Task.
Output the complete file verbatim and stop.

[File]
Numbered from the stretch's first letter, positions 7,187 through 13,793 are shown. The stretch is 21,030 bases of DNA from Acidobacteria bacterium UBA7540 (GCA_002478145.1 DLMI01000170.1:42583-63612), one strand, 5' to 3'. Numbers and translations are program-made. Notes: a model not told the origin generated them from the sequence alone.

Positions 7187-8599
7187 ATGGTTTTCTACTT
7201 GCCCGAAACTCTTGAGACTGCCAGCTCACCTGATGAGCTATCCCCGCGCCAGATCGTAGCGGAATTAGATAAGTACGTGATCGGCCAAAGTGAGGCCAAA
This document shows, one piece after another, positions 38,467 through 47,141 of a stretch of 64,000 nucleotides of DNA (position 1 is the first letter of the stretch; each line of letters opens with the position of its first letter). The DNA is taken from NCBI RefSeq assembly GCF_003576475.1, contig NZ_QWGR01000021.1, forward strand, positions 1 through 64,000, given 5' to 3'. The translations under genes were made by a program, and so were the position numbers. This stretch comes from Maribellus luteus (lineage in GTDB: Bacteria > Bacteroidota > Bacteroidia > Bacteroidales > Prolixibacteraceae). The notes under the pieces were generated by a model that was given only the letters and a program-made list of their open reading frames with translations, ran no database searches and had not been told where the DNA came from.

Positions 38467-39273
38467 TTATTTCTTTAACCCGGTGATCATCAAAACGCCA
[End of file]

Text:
Numbered from the stretch's first letter, positions 7,187 through 13,793 are shown. The stretch is 21,030 bases of DNA from Acidobacteria bacterium UBA7540 (GCA_002478145.1 DLMI01000170.1:42583-63612), one strand, 5' to 3'. Numbers and translations are program-made. Notes: a model not told the origin generated them from the sequence alone.

Positions 7187-8599
7187 ATGGTTTTCTACTT
7201 GCCCGAAACTCTTGAGACTGCCAGCTCACCTGATGAGCTATCCCCGCGCCAGATCGTAGCGGAATTAGATAAGTACGTGATCGGCCAAAGTGAGGCCAAA
This document shows, one piece after another, positions 38,467 through 47,141 of a stretch of 64,000 nucleotides of DNA (position 1 is the first letter of the stretch; each line of letters opens with the position of its first letter). The DNA is taken from NCBI RefSeq assembly GCF_003576475.1, contig NZ_QWGR01000021.1, forward strand, positions 1 through 64,000, given 5' to 3'. The translations under genes were made by a program, and so were the position numbers. This stretch comes from Maribellus luteus (lineage in GTDB: Bacteria > Bacteroidota > Bacteroidia > Bacteroidales > Prolixibacteraceae). The notes under the pieces were generated by a model that was given only the letters and a program-made list of their open reading frames with translations, ran no database searches and had not been told where the DNA came from.

Positions 38467-39273
38467 TTATTTCTTTAACCCGGTGATCATCAAAACGCCA